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How to Make an E-Collar for a Cat

 
By Josie F. Turner, Journalist specialized in Animal Welfare. Updated: October 9, 2018
How to Make an E-Collar for a Cat

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The ‘E’ in E-collar stands for Elizabethan. Wrapping round the cat's neck, it provides a similar look to the late English queen and her penchant for wearing soft fabric ruffs. Unfortunately, if a cat is wearing an Elizabethan collar, it is not because they are looking for vintage style points. The E-collar protects them from licking, scratching or biting at wounds, stitches, skin conditions or anything which may be exacerbated by grooming. As cats are such hygienic animals, an inability to groom can be very frustrating. Some believe the hard plastic collars can simply exacerbate the irritation.

AnimalWised not only provides ideas on how to make an E-collar for cats, but we provide some alternative ways to prevent licking and biting. This can save you money or help you if you don't have access to an Elizabethan collar from a veterinary clinic or pet store.

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What is an E-collar?

As we said above, the E-collar is used to prevent cats from biting and scratching parts of their body when they shouldn't. It is made of a tough plastic and is wrapped around the neck in the shape of a cone. This is why they are often alternatively called cat cones. They are fastened to the neck with a clasp or an elastic gauze. They are usually of one size, but are adjustable in a similar way to a baseball cap. The conical shape means they can see out of the front, but they are both unable to place their mouth on parts of their body.

Wounds which need protected are often from trauma injuries or stitches as the result of surgical treatments. However, they can be used to prevent licking of sores caused by parasitical infestation or any other dermatological issues they may suffer. E-collars may also be used to prevent scratching due to lice or fleas, even if a wound has not yet appeared.

Prohibiting them from licking or biting their body is not the only purpose of an Elizabethan collar for cats. It also prevents them from scratching their head and mouths with their paws. This could be due to recovery from ophthalmologic or odontological surgeries as well as if they have received a head wound.

If the cat gets used to the E-collar quickly and is not too disturbed by it, then it is a very effective method for health protection. It is also economical and simple to apply. Many of them also have a rubber lining to make them more comfortable and stop them digging in to the cat's neck. Soft E-collars made from fabric are becoming more widely available, but you need to be careful to ensure they are stiff enough to work effectively.

The proper size should be indicated by the vet. Too small and the cat's breathing and positioning will be restricted. Too large and they will be able to slip out of them. The cat will likely be agitated when put on for the first time, but should get used to it. If not, you may want to look for homemade versions or alternatives of the E-collar.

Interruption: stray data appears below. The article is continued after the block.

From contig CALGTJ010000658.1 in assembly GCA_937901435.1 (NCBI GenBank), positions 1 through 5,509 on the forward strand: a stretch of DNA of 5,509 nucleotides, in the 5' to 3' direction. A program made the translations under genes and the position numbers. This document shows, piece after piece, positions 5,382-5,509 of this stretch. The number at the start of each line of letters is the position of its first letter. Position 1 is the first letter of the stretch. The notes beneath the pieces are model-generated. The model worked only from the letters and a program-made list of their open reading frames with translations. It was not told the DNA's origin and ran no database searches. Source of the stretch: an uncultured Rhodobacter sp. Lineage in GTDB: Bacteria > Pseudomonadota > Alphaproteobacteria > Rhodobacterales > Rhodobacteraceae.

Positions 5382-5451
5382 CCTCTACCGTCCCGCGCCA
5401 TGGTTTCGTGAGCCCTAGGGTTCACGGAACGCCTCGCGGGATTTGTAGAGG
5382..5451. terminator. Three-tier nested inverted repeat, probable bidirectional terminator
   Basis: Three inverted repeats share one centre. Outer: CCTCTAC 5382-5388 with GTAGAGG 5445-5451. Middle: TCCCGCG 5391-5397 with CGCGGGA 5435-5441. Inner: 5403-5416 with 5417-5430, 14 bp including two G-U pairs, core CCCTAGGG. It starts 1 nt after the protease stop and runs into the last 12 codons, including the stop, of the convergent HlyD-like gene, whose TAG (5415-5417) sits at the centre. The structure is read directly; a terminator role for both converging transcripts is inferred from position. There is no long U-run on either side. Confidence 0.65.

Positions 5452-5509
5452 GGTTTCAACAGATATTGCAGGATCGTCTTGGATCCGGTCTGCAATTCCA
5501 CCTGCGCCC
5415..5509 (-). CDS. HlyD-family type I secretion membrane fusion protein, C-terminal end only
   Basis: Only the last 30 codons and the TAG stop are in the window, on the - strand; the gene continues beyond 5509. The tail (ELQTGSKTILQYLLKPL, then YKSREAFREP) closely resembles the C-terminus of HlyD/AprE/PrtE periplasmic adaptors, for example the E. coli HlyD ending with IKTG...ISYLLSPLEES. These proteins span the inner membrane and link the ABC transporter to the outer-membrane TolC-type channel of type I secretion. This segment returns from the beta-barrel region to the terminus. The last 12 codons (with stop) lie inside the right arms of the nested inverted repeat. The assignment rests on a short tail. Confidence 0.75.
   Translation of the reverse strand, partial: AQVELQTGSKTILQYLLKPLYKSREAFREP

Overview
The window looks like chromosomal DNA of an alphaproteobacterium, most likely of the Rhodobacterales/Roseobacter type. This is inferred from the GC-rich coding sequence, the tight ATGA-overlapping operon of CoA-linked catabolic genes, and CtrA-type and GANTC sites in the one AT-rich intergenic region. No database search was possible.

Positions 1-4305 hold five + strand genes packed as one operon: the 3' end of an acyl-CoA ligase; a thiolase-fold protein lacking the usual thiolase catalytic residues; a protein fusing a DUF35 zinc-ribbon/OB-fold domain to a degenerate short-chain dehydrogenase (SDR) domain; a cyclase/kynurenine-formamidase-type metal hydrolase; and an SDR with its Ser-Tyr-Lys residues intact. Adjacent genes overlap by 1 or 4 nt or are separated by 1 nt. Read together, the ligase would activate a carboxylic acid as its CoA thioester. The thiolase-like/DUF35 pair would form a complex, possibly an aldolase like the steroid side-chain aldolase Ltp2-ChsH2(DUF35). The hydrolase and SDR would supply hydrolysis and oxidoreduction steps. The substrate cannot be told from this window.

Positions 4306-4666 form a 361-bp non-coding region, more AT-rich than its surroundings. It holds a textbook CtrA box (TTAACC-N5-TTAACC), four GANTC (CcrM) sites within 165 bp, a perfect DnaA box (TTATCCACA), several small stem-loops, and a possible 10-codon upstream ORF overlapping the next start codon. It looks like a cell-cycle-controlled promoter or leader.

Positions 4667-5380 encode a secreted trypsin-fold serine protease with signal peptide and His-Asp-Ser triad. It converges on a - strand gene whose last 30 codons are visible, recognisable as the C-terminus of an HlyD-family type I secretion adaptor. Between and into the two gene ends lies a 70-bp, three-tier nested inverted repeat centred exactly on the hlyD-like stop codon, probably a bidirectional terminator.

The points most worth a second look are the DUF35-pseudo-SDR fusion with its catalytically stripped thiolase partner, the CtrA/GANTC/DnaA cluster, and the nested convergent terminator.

How to Make an E-Collar for a Cat - What is an E-collar?

How to make an E-collar for a cat

Here we want to show you the two best ways to make an E-collar for our cat. The cone shape is an easy one to create with crafting materials you may already have at home. They include:

  • Large piece of rectangular card (around A3 size)
  • Masking tape
  • Pencil
  • Ruler
  • Scissors
  • Utility knife or hobby knife (ideal, but can use scissors)

The method of making the homemade E-collar for cats is below. However, you can also take a look at the video to see how it is done with a visual guide.

  1. Divide the cardboard into 8 equally sized triangular parts. Make an X-shape by drawing lines from the top corners to the bottom with the ruler. Then draw a cross in the middle so that it resembles the British Union Jack flag shape.
  2. Next you need too cut out the circle for the hole in the cone (where the cat's neck will be). Starting from the centre of the card (where all the lines converge), measure the same distance on each line away from the center and make a mark with the pencil. The length will depend on the size of your pet. When you connect the dots in an arc, you will be able to draw an accurate circle.
  3. Do the same again, but this time making the marks about 8" away from the first mark. Connect to make another circle.
  4. Cut out the edge so that you have one big circle, then cut out the center circle. This is best done with a utility knife.
  5. Cut the circle at any point around the circumference going in a straight line from the inside out. This allows you to adjust the size of the cone.
  6. Line the inner part of the circle with masking tape so that it will protect the cat's neck. This will be the smaller end of the cone.
  7. Place the cone of the E-collar around the cat's neck and secure it with more tape when you have placed it around the cat's neck.